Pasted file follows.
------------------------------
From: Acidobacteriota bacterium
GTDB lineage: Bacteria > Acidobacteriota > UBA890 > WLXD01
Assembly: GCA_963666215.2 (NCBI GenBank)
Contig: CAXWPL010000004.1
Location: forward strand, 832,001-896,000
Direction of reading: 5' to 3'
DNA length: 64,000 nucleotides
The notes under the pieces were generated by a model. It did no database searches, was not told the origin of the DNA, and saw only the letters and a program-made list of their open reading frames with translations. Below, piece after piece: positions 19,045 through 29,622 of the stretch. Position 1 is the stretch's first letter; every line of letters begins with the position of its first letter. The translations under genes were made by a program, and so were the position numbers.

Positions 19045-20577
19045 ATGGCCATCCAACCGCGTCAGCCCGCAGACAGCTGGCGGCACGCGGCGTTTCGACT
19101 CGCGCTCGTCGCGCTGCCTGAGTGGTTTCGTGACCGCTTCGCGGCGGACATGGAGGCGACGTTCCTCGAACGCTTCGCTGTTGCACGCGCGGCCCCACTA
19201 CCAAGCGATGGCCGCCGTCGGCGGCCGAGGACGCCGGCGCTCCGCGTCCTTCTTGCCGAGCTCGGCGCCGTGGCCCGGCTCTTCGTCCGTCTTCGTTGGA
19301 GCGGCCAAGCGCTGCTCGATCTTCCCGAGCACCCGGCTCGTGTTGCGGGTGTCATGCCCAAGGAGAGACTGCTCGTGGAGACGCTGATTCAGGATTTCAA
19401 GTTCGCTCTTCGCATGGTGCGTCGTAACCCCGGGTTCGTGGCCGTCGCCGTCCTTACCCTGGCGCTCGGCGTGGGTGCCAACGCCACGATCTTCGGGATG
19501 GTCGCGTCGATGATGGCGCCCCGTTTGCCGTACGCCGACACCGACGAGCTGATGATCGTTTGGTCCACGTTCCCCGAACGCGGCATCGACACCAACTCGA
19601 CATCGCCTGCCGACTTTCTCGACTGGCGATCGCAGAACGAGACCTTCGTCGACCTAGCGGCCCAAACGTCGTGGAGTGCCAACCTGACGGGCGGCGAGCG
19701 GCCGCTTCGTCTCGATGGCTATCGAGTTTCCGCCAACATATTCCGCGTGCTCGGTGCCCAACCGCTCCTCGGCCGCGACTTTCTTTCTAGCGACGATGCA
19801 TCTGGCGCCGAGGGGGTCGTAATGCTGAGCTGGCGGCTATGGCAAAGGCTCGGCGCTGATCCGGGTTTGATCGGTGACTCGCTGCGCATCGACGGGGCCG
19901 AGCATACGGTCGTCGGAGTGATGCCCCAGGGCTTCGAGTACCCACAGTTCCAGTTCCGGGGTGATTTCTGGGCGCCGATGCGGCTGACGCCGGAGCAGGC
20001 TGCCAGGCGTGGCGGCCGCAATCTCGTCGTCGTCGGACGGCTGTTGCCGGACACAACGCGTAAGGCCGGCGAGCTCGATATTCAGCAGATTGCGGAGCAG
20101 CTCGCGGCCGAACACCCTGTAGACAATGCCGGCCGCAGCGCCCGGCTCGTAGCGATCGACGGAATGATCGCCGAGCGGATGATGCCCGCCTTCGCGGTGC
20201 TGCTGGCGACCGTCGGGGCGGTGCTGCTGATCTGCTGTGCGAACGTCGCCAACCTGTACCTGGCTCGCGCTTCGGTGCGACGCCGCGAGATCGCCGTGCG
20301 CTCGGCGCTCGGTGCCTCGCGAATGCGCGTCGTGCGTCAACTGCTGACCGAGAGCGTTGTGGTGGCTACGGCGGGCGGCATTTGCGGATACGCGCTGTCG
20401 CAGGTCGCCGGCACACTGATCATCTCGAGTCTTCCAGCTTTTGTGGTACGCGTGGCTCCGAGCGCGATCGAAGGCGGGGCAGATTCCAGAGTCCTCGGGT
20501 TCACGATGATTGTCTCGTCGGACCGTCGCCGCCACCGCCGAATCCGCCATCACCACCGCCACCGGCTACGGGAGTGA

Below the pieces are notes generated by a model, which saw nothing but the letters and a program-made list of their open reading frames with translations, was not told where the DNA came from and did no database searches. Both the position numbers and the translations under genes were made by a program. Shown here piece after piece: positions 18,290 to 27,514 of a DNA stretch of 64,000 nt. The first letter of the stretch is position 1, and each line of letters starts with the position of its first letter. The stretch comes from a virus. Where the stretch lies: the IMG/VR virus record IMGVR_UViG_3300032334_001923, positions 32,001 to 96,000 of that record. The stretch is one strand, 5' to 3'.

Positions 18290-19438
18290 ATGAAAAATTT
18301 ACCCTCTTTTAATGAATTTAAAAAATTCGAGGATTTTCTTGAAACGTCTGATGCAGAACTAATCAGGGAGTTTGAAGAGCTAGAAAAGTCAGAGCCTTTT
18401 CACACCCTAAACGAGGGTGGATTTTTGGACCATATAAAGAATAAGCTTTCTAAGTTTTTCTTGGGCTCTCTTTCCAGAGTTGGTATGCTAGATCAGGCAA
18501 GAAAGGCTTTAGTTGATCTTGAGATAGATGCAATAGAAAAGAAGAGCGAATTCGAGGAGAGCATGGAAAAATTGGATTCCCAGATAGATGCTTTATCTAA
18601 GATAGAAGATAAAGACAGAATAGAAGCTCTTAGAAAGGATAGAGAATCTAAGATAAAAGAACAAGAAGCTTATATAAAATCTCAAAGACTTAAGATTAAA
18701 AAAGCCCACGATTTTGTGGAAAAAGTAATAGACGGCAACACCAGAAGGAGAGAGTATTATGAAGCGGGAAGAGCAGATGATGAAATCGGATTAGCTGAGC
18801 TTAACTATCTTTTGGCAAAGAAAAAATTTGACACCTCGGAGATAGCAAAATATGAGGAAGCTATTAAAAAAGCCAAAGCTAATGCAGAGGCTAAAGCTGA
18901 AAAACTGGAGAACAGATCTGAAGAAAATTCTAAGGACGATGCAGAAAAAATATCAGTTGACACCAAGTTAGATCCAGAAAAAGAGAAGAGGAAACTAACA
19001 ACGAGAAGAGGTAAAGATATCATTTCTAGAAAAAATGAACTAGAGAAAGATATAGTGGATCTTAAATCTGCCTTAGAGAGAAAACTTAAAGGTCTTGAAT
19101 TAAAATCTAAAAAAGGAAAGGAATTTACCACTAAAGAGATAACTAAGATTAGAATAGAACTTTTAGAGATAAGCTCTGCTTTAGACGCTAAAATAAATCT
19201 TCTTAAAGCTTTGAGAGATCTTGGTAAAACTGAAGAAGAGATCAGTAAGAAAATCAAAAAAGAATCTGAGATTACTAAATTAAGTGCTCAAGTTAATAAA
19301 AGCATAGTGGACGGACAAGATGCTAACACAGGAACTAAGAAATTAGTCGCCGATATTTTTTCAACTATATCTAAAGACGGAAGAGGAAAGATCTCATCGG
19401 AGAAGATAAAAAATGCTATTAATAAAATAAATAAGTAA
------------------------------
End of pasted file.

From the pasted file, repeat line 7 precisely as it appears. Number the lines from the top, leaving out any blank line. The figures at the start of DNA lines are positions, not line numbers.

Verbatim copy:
DNA length: 64,000 nucleotides